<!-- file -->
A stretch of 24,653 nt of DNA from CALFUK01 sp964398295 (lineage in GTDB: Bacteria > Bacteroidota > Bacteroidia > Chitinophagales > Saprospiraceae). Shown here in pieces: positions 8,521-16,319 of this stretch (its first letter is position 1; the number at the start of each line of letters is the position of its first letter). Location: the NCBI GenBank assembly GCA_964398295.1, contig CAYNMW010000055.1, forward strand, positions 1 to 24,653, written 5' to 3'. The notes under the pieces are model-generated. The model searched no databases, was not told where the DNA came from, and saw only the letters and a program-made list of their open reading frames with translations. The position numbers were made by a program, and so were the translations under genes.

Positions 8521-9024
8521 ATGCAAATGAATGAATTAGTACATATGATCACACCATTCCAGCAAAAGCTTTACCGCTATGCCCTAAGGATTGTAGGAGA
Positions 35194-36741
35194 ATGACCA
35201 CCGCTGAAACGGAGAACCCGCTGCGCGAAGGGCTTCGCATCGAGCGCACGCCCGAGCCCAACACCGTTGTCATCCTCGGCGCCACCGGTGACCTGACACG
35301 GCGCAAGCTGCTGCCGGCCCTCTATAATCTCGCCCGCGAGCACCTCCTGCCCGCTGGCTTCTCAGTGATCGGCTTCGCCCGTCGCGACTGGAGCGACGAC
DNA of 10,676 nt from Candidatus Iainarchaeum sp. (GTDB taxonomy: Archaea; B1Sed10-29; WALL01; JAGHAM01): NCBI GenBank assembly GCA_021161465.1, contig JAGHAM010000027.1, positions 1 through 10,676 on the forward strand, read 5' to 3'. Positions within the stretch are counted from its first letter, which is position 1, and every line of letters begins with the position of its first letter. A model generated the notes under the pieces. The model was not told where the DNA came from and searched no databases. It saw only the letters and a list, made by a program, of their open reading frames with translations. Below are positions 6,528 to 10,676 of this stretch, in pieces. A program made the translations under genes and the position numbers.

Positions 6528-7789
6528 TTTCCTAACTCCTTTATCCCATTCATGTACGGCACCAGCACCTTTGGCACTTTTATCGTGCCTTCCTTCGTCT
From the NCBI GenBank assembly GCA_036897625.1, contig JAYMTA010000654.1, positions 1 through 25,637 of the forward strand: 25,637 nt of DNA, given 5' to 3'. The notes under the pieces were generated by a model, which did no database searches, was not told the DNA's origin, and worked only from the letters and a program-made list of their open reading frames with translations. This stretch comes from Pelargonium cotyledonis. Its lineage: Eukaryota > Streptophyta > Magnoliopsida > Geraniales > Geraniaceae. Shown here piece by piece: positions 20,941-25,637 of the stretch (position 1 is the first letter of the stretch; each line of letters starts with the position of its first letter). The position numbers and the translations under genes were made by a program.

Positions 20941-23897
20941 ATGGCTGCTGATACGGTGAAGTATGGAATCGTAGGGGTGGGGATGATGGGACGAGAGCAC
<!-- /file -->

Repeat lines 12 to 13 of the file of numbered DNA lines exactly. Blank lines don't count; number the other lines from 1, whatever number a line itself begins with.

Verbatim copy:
Positions 20941-23897
20941 ATGGCTGCTGATACGGTGAAGTATGGAATCGTAGGGGTGGGGATGATGGGACGAGAGCAC